I was in my office on the morning of September 11, 2001, and the phone rang. It was one of my leading church members, who said: “Go home and turn on the TV, something has happened.” The urgency in her voice was enough that I dropped what I was doing, and a short time later I was standing by the television with my teenage children, watching the news unfold on CNBC: smoke rising from the North tower, news reporters not sure what they were reporting on yet. Watching the screen, at one point I saw something, an airplane flying low, and followed it across the screen with my finger. Then an angry plume of flame burst out the other side of the second tower. It was such an unreal moment, I remember making the remark to my boys, “This is science fiction.” We stayed glued to the news through the reports of President Bush’s brief statement outside a school in Florida, the attack on the Pentagon, false rumors of bombs at Foggy Bottom, evacuations of the White House and the Capitol (preceded, a bit bizarrely as it now seems, by brief coverage of Ted Kennedy on the Capitol steps making an announcement about an education bill), then more news about a fourth plane having crashed in a field in Pennsylvania, and the shutting down of all air traffic nationwide. By now I was also on the phone, trying to track down where some of my people were. Living a short driving distance from Washington, I knew some people who worked downtown, and others at or near the Pentagon. It was late evening by the time everyone had been accounted for. None of our church people were directly affected, but one who worked at a government agency missed her car pool after their building was evacuated, and wound up, after walking quite a distance, on an overcrowded commuter bus, getting home hours late. Another young man had only lately been involved in a construction project at the Pentagon; and within a day we learned that one of our neighbors, a young woman who lived less than half a mile away, had lost her life, leaving behind a husband and small children. Within the week, one of our members received some business mail, sent from her downtown office, returned as undeliverable; the addressee was at Two World Trade Center. The skies were quiet.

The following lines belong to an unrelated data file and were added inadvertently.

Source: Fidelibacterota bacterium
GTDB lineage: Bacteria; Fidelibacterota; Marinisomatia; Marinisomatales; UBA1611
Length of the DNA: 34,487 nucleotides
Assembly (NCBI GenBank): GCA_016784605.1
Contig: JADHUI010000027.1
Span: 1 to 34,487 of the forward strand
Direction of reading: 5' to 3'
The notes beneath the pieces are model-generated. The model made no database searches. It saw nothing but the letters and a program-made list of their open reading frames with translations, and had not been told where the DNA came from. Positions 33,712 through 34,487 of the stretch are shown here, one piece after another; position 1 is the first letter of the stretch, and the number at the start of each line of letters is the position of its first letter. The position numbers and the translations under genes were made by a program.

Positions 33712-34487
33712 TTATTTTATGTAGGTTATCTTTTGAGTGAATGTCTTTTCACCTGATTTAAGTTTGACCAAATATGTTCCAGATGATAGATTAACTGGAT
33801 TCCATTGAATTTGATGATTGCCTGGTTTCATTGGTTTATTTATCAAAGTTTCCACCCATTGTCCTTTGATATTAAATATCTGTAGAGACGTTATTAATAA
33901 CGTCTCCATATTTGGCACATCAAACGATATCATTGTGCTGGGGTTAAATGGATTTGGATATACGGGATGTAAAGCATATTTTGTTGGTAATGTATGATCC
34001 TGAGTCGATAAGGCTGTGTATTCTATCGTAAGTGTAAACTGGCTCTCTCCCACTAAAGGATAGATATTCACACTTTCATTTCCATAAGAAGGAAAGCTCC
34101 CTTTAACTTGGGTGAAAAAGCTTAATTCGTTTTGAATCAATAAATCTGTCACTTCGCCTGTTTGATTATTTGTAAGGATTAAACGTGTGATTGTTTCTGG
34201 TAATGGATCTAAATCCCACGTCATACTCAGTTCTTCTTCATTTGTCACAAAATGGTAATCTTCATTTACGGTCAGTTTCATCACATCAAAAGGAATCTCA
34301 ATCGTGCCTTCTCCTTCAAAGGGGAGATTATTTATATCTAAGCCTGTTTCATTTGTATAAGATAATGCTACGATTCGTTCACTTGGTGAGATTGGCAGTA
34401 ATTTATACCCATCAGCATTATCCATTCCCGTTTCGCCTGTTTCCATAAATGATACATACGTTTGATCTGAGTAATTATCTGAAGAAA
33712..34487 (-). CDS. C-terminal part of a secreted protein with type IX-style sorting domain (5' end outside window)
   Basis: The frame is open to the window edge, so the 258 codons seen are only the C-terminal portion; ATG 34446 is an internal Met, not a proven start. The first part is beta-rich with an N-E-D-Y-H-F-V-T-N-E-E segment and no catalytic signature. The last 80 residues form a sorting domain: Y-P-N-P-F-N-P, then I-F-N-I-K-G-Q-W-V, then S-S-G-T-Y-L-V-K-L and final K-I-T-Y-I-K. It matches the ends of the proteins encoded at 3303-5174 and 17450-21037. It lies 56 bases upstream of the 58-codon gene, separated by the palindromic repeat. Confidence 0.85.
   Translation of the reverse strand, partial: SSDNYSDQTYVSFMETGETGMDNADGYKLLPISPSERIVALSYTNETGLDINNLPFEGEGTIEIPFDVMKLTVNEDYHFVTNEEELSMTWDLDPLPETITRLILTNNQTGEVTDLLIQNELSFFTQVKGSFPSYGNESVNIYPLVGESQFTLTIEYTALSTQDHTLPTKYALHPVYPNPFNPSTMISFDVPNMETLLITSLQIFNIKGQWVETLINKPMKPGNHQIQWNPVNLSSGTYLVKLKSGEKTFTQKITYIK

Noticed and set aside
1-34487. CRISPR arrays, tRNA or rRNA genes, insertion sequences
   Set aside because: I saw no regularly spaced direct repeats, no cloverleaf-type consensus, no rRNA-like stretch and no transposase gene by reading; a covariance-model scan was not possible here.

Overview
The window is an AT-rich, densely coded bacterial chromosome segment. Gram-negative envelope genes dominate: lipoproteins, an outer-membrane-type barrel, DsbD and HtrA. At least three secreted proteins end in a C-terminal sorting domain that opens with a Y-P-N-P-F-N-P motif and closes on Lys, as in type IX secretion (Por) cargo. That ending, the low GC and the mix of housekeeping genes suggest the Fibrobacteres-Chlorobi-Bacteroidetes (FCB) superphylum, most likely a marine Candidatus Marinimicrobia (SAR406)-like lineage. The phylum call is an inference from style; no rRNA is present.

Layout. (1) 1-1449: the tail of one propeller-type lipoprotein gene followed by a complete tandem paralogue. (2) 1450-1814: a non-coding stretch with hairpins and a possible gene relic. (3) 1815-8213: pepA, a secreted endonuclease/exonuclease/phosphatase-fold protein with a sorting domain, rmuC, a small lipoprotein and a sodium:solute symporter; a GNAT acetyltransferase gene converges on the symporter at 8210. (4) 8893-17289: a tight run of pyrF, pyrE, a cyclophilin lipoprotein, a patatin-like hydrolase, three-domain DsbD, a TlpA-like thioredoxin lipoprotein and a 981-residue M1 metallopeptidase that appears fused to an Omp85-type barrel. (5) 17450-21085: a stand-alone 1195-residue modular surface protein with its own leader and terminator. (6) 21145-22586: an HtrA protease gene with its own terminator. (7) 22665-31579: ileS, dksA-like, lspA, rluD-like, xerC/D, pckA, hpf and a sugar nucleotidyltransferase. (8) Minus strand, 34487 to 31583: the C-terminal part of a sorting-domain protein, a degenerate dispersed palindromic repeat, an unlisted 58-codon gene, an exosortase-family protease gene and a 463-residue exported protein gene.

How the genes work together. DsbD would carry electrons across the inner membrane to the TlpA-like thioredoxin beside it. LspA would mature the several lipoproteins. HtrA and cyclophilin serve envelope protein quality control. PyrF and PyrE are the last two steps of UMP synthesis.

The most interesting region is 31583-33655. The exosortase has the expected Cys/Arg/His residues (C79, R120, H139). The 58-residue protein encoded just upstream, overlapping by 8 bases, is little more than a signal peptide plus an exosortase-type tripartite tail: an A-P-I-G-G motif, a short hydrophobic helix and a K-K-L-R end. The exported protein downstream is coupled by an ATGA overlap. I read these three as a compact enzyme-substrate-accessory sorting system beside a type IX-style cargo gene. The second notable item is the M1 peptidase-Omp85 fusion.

By early evening I was back in the office, still making phone calls. I had a home Bible study to conduct not far away, starting at seven o’clock. Just before leaving, I heard sound directly overhead, quite loud: I figured out, and confirmed later, it had to be two jets escorting Air Force One. It was the only air traffic in the country that evening,
After Bible study, late that night, I felt what must have been a commonplace experience in the United States that evening: physical vulnerability. Something in me did not want to risk getting undressed for bed. I resisted that feeling, strong as it was. To do otherwise would have been a victory for terror, the very real palpable terror that had gained everyone’s attention that day.
Within the day, certainly within the week, it was obvious how consciously the attacks had been coordinated for maximum symbolic effect. From the date, which matches the universal emergency call number; to airlines named American and United; to targets comprising centers of financial, military and (though this was apparently targeted but not hit) political power. A demonstration that the greatest power in the world could be brought, at least temporarily, to its knees, by a handful of people armed with nothing more sophisticated than box cutters.
Many heroes were made that day. Images of policemen and firefighters heading toward danger in order to get others out caught all our attention, drew the country together. Later, those images of brave men and women in rescue gear, risking their lives to save lives, became deliberately morphed on our television screens into the image of combat soldiers. I wondered how many people noticed the difference.
It seemed likely (though it did not happen) that a spiritual awakening could arise in the aftermath of these events. I wish it had. Unlike many preachers in the country, I made a conscious decision not to change the text or topic of the following Sunday’s sermon. There was no need, and I’m still glad to have used the particular text I did that day. It still has something to say to us as Americans, or at the very least to those of us who consider the speaker of these words our ultimate authority. My text was Matthew 10:16: